I first met Michele Lang when we both wrote for the same publisher that shall not be named. Once the company went belly up in 2007, we both managed to move on to bigger and better things. Michele writes for Tor now. Yet through it all, we’ve remained long distance friends. Welcome, Michele, and congratulations on the release of Rebel Angels!
A lot of what I write falls into the “what if” category — what if I could go back in time and fix a big disaster in the past? I love doing this exercise in my mind, but I sometimes think it’s a kind of character flaw, where I look backwards all the time and regret the choices that I’ve made.
*you WILL publish fiction. And today, you can self-publish whenever you feel you are ready. When will you be ready, you ask? A very good question, and the topic for another blog post
*writing a lot is the surest path to success. I think this will always be true, that the most prolific writers are most likely to succeed. We’re entering a second golden age of pulp, and the people who can produce for their fans are the ones who will gain market share. So, write!
*join RWA: Romance Writers of America . I think that RWA is a helpful resource for new writers, and in the ancient days when I was trying to find out about writing it was one of the only ones.
Today, with the explosion of writing industry blogs, you can find out a ton of information. I would caution you to get the best information, and don’t believe everything you read simply because it is on the internet. Just find impeccable sources, take what works for you, and forget the rest.
*write what you love to read. That was good advice for me in those days…I loved genre fiction in all of its forms, but wrote dreary literary dreck. But I would say write what you love to write — the stories that insist on getting written. The stuff that feels so easy that it is cheating. As you get more confident in your writing, you can expand from there if you want.
*read a lot. And stuff that is fun, not stuff you’ve been told is good for you. This is always true.
*find other writers who are serious about honing their craft. Just as true today as ever, though there are many more places to find them than there used to be. Back in the day, I would have recommended a writing conference, a local chapter of RWA (if one existed back then) or putting up a sign at a local bookstore to start a writer’s group.
But finding other writers these days is as easy as checking out Twitter for a couple of minutes — try the #amwriting, #writegoal, #litchat hashtags for starters.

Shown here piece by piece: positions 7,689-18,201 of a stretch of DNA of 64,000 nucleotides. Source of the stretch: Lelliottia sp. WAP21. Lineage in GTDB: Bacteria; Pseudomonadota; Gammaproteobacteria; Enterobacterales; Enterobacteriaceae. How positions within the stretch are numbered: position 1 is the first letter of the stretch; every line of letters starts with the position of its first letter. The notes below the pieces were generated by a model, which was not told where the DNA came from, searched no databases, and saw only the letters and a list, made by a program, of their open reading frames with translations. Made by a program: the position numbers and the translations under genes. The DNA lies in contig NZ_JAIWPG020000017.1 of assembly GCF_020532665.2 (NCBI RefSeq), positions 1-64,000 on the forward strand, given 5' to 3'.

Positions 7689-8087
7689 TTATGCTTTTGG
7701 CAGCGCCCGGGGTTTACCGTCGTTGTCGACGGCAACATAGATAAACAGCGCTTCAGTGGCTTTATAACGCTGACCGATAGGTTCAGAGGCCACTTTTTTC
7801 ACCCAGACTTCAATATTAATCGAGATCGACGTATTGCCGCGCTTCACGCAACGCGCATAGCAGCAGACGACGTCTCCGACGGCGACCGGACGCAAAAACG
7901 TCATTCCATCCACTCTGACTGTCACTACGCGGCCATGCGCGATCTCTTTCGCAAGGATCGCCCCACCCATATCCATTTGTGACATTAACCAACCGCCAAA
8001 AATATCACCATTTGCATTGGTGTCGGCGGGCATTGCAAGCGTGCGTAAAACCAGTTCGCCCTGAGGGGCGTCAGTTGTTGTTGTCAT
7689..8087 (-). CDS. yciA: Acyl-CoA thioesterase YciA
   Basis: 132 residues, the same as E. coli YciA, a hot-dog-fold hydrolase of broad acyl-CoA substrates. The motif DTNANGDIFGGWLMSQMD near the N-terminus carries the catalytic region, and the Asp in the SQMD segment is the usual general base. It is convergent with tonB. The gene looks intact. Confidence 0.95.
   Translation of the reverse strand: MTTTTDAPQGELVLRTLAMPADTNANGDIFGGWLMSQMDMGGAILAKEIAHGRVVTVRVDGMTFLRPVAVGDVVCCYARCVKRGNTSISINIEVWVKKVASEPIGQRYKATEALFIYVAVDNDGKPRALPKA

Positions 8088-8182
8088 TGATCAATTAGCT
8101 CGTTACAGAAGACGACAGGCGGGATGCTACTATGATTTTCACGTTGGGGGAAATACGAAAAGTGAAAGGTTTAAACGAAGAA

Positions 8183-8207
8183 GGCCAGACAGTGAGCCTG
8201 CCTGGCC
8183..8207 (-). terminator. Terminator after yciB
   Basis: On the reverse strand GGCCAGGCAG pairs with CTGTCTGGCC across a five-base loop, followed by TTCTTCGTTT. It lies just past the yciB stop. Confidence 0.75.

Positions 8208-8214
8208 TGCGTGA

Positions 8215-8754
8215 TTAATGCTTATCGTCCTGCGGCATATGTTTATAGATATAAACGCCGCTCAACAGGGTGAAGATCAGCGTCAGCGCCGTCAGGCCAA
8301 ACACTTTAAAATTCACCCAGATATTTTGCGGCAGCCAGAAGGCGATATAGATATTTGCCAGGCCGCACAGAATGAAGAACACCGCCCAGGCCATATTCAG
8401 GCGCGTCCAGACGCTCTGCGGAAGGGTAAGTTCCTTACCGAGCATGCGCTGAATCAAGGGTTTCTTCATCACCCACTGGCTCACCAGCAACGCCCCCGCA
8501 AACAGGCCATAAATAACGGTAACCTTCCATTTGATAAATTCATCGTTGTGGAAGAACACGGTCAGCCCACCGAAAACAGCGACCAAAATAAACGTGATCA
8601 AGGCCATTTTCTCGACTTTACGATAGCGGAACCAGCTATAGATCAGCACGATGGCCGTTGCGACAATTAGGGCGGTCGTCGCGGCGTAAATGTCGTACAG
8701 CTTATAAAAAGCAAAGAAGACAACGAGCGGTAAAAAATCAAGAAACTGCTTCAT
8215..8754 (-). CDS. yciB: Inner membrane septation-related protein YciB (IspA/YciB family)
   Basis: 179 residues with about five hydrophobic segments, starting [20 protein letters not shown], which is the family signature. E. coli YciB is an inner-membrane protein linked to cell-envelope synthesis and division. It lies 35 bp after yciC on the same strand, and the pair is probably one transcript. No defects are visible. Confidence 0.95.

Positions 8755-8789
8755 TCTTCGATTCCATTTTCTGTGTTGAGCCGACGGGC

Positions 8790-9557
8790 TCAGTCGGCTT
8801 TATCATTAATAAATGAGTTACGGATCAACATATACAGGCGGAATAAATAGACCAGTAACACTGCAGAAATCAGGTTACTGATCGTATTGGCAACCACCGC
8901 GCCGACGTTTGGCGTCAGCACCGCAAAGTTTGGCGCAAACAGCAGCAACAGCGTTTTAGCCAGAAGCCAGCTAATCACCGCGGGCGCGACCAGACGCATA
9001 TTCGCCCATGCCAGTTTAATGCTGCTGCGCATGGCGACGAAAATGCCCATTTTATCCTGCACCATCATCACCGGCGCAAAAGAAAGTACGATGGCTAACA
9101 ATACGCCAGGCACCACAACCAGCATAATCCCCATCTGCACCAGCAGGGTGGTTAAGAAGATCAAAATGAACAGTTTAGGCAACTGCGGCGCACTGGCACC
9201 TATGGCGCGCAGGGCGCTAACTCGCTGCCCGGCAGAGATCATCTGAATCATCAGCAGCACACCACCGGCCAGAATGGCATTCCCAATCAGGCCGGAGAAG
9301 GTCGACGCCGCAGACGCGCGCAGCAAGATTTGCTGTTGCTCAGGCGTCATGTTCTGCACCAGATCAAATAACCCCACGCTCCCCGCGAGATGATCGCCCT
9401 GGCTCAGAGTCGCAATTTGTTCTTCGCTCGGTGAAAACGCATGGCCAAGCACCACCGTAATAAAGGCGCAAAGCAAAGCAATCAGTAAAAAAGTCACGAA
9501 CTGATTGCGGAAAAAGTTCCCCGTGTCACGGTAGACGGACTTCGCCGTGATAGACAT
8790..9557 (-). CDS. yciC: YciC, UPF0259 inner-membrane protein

*write short stories for publication. Find pro short story markets and keep submitting. Especially in SFF, the short story market is stronger than it was in those days. Tough to break into, but diverse and wonderful. Go for it!
*Become a genre writer — and find out what this means. This was, and is, good advice for me, but it may not be for you. Don’t get hung up on labels for your work — write it, and when you’re done you will see where it belongs.
*do not get an MFA or any other kind of fancy degree. You will make the most of the fancy degrees you’ve already gotten, but you don’t need any more. Unless you are planning to teach creative writing at a university, this is still good advice. You do not need an expert to confer the title “writer” upon you — only you can do that.
*don’t give up! You are already good enough! All you need is practice… This was true, is true, and will always be true. Believe in your passion for writing, and keep doing it. The more you write, the better you’ll get.
Now this kind of time travel I like. I don’t look on my past as a dreamer as any kind of a failure, to the contrary I want to go back in time and thank that insecure person every day for continuing to dream. I believe that by learning from the past, we can all change the future.
Michele Lang writes supernatural tales: the stories of witches, lawyers, goddesses, bankers, demons, and other magical creatures hidden in plain sight. Author of the LADY LAZARUS historical fantasy series, Michele’s most recent book in the series, REBEL ANGELS, released March 2013.
Michele is also a lawyer who has practiced the unholy craft of litigation in both New York and Connecticut. She returned to her native New York shortly before 9/11, and now lives in a small town on the North Shore of Long Island with her husband, her sons, and a rotating menagerie of cats, hermit crabs, and butterflies.